Hope to see you in Vegas!

Getting Started with SDR on Black Hills InfoSec Webcast

I’ll be on the Black Hills InfoSec webcast tomorrow talking about all the things you need to know to get started with SDR. You can register for the webcast at the link below:

https://register.gotowebinar.com/register/3587817882602530306

Please bring your questions on SDR hardware, software, installation issues or anything else you can think of. See you there!

Installing gnuradio with Lime, HackRF and UHD support

The LimeSDR Mini is a great combination of things: affordable, full-duplex and incredibly configurable. Until recently, though, it wasn’t the easiest thing to get running. Scanning the forums at MyriadRF (the folks who make the Lime products) shows that a number of people have been able to get the Mini working but also that a number have not had so much success.

I was a pre-production supporter of the CrowdSupply campaign and had my LimeSDR Mini delivered in March. At first it was rough going, but after numerous attempts, I’ve been able to get a repeatable installation flow that works on Ubuntu 16.04 and supports UHD and HackRF hardware as well (it may support BladeRF, but I don’t have the hardware to test it).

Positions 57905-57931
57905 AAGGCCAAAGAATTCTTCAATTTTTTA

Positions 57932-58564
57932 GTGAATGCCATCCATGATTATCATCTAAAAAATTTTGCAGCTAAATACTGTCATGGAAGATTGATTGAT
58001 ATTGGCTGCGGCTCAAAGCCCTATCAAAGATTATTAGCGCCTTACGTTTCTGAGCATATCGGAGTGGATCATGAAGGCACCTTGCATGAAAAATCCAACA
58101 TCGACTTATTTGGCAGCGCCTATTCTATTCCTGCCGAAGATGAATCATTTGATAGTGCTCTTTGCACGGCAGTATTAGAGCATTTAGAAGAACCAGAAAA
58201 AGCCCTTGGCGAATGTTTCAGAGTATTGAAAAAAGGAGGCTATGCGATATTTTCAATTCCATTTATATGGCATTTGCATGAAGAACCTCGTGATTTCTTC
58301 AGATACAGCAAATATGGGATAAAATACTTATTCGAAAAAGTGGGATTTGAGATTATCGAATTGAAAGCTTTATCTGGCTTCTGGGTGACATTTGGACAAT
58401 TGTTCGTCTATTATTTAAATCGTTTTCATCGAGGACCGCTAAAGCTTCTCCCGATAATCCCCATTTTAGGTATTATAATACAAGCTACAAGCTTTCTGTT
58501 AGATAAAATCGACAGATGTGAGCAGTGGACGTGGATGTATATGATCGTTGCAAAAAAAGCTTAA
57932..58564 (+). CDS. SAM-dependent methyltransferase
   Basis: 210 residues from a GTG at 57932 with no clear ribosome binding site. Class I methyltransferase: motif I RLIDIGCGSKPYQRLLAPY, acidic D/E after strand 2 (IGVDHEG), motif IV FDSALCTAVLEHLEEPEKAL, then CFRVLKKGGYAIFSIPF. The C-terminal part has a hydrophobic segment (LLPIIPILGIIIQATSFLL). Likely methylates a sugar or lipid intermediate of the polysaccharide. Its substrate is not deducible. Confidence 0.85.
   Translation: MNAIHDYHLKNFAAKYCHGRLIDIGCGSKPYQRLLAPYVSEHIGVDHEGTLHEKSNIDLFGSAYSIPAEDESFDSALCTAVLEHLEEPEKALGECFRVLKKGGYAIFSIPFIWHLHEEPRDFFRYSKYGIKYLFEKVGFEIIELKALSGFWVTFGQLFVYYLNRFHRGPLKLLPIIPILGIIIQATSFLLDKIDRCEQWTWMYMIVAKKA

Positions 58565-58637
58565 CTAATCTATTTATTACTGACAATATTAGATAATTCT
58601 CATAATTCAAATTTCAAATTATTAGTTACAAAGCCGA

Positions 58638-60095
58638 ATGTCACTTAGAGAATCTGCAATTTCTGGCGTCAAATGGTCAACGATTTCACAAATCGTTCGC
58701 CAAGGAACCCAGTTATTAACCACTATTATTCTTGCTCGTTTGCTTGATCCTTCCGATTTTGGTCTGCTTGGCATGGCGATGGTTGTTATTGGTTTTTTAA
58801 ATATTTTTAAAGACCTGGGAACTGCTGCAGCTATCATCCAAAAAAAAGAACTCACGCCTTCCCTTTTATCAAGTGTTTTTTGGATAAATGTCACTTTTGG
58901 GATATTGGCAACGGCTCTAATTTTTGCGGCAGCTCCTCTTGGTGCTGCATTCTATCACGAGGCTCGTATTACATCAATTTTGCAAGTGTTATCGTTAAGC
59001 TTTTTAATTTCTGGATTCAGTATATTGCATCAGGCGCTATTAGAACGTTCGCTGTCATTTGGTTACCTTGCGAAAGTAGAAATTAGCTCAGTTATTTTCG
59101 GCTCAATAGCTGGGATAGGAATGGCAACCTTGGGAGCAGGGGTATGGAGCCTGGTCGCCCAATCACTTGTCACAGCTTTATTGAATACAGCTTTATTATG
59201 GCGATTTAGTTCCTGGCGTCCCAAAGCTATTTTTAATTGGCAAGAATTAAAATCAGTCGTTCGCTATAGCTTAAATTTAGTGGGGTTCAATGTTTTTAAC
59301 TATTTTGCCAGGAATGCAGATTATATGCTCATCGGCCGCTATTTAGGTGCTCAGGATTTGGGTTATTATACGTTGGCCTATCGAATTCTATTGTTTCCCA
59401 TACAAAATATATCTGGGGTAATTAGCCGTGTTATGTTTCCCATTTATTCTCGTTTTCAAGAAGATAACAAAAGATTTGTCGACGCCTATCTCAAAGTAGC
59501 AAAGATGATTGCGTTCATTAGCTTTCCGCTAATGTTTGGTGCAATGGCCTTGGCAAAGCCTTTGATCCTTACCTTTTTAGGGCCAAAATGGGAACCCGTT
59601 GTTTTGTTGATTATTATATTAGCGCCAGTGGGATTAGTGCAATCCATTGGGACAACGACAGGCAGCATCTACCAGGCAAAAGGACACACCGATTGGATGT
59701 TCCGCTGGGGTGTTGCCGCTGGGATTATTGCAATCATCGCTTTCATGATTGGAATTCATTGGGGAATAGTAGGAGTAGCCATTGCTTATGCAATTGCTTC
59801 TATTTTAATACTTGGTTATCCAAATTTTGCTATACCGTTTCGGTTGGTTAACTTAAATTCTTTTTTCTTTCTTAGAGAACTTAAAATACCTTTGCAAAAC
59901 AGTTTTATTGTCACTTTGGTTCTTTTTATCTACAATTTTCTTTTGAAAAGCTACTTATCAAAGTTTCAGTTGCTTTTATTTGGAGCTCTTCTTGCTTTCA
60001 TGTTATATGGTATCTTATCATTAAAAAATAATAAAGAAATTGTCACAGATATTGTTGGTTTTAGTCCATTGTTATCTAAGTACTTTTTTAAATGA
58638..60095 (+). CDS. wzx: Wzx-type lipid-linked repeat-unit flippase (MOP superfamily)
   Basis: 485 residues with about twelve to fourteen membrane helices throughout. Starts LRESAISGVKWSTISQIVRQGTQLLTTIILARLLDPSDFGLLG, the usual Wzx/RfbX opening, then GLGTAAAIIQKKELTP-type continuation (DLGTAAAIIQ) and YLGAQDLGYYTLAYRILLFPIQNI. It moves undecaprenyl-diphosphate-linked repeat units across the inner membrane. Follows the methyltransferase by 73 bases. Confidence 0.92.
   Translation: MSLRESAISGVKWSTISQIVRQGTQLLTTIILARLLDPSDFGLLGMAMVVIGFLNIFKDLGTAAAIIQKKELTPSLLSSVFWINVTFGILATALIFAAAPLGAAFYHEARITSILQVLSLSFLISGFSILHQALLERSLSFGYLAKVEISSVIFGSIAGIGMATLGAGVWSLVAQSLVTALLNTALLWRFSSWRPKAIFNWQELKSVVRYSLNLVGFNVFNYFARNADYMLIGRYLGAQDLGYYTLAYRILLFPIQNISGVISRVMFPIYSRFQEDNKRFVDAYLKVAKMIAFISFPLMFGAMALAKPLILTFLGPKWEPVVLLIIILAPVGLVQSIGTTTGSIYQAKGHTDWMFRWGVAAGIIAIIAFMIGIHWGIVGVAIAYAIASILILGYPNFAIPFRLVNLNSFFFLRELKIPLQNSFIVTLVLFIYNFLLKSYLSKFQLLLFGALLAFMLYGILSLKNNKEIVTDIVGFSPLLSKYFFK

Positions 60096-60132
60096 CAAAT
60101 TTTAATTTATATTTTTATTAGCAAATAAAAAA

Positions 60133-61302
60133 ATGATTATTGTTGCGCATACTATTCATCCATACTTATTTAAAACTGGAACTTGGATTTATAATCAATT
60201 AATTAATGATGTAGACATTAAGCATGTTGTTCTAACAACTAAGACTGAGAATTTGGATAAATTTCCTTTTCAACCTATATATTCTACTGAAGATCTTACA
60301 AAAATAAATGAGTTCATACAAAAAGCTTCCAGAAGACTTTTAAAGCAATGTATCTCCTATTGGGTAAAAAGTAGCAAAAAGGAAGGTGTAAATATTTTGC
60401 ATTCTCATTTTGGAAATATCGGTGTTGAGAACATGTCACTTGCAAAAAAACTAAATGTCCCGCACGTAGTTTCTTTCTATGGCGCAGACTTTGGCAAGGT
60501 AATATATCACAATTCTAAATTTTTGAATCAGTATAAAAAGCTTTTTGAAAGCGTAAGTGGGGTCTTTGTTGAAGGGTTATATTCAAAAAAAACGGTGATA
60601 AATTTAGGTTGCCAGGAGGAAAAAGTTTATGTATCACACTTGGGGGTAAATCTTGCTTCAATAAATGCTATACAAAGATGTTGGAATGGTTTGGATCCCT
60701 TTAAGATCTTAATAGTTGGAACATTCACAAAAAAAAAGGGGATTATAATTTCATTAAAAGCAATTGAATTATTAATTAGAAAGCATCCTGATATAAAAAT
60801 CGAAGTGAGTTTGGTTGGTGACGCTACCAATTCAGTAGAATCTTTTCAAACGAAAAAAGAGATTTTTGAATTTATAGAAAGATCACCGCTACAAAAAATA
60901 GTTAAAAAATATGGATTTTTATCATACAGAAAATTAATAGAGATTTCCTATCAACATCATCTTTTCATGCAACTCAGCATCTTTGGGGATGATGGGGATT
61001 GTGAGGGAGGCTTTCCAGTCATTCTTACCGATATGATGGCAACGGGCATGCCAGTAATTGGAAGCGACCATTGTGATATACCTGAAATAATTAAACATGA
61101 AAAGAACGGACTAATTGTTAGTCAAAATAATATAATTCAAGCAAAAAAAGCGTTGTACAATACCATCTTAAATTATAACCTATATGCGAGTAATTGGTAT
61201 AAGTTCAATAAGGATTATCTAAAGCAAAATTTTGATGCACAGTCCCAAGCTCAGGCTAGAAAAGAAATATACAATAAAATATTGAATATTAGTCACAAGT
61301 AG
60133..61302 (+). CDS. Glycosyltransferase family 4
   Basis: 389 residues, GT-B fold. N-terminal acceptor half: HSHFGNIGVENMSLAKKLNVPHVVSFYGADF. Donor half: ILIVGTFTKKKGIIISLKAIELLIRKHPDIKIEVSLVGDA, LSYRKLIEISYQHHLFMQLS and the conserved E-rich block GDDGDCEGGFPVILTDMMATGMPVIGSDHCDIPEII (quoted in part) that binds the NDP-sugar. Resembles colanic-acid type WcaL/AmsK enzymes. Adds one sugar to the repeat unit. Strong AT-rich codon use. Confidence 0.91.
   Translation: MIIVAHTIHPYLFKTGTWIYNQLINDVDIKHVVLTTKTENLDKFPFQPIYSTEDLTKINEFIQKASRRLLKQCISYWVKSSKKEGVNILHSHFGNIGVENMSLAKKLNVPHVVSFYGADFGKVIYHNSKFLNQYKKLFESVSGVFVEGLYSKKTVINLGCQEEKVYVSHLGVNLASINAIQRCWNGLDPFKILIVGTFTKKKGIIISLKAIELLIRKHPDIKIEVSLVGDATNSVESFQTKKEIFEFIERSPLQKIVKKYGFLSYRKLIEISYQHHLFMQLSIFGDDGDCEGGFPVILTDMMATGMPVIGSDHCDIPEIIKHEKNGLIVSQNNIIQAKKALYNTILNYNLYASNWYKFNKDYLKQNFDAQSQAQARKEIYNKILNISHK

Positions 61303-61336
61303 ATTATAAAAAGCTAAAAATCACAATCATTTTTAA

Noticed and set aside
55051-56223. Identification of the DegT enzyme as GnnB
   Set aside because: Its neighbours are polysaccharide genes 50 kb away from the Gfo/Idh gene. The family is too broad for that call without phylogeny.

You can grab the install script from my GitHub at:
https://github.com/paulgclark/grc-install

The git bundle also contains a number of simple grc files to validate your installation versus each of the three hardware platforms. After installation, my advice is that you test things with:
./grc/audio_tone.grc
./grc/lime-test/fm_receiver_hardware_lime.grc